The Italian Development Corperation through the Italian Ministry of Foreign Affairs and International Cooperation has released the final report of the international verification mission. The project titled “At Human Rights Defenders’ side in Uganda – At HRDs’ side” is promoted by Soleterre- Strategie di Pace ONLUS together with East and Horn of Africa Human Rights Defenders Project (EHAHRDP), with its main objective being strengthening the capacities of human rights defenders – particularly those who are committed to the promotion and protection of human rights for women, LGBT people as well as their organisations.
There have been ongoing actions to promote the mechanism of protection since March 2015; these have been adopted on an international level to support the development of civil society organisations and to make them independent through defending democracy, human rights and to strengthen their role as subjects of change.
The three person team that carried out the mission included Valentina Valfrè, expert in human rights and equal opportunities, responsible of the area of rights andparticipation in Soleterre; Cristina Cornelli, Project Head Office and health area in Soleterre and Alice Coffin, journalist and activist of French ONG – LES DEGOMMEUSES, an expert of women rights and LGBTI groups issues.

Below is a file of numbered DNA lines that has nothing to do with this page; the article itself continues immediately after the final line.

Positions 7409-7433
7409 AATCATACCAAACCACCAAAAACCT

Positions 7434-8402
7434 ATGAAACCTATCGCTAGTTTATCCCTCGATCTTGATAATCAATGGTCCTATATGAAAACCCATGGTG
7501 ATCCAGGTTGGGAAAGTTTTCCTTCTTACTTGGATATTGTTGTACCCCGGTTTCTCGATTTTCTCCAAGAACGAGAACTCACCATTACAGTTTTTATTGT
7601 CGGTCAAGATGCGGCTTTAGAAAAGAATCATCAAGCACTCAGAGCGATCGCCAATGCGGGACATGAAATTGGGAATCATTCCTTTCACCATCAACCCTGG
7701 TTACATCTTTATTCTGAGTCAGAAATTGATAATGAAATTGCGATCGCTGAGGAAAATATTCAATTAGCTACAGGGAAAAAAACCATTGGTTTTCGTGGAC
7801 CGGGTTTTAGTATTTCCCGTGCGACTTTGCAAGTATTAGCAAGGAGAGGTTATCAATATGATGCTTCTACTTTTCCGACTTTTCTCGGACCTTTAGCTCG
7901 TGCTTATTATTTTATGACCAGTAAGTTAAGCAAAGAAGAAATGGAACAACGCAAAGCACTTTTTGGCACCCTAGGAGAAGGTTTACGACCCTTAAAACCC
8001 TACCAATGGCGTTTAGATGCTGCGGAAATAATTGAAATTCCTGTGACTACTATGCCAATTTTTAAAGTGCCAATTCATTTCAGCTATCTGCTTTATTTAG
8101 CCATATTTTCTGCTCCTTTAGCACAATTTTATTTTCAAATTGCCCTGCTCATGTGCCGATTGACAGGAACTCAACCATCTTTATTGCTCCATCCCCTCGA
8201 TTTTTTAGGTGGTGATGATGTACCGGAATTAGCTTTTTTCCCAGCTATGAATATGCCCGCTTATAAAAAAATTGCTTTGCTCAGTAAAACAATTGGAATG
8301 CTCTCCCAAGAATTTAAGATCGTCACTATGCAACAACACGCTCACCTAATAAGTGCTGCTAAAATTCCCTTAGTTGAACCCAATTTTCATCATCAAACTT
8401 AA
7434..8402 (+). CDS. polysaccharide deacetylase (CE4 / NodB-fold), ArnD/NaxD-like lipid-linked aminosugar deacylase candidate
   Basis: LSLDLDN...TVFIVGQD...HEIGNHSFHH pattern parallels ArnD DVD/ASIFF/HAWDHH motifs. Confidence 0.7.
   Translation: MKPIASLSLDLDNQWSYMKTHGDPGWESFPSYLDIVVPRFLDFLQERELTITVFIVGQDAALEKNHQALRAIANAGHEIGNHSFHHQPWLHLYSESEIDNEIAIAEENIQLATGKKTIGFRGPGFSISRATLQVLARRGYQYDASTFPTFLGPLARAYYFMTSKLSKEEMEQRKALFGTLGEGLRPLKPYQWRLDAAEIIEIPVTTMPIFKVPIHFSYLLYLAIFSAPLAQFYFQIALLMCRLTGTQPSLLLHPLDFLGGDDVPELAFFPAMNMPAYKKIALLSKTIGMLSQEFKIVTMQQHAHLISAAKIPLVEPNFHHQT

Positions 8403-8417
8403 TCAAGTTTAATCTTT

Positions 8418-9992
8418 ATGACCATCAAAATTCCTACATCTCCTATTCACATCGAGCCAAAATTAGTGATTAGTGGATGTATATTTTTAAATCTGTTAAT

It’s mainly in the last 10 years in Uganda where the limitation of freedom has been worsening and has affected the sexual minorities of the country. Although there is a lot of legislative measures that have contributed in this process, the one that have had the biggest impact on national and international level is the Anti-Homosexuality Act even if later was annulled. In fact the law in all its processes proposed in 2009, promulgated at the end of 2013 and then annulled by the Constitutional Court in August 2014, has detonated a large media and public discourse about the subject of “homosexuality”.
Even now the situation doesn’t seem to be any better as the testimonies collected. In fact the greatest threats come from non-state actors starting from the Churches and most of all from the local population. The interviewed testimonies during the IVM have underlined the extreme difficulty they found in performing activities that may be considered by the majority as “normal” and certainly not dangerous, as going for shopping or taking a taxi. Quite a number of examples are listed in the report, to further illustrate this.
This stigmatising approach of the phenomenon seems to have found a strong uniformity between powerful environments of media, politics and religion of the country which has insisted on “true values and true African morals” opposing them to those morals that are considered to be corrupt and imported from the occident and consequently large sections of the population that were involved and took sides.
On an international level Uganda has become the symbol of so-called “African homophobia”, strengthening a stereotypical and contradictory opposition between an Africa that is denying the sexual rights and an Occident promoting the same rights.
All previous notions and issues discussed so far have been initiated into a country where there has been ample ammunition to support this kind of rhetoric which has been used in the past and the present at a legislative and customary level to favour the political and socio-economic subordination of the women.
To read the full report, follow the link below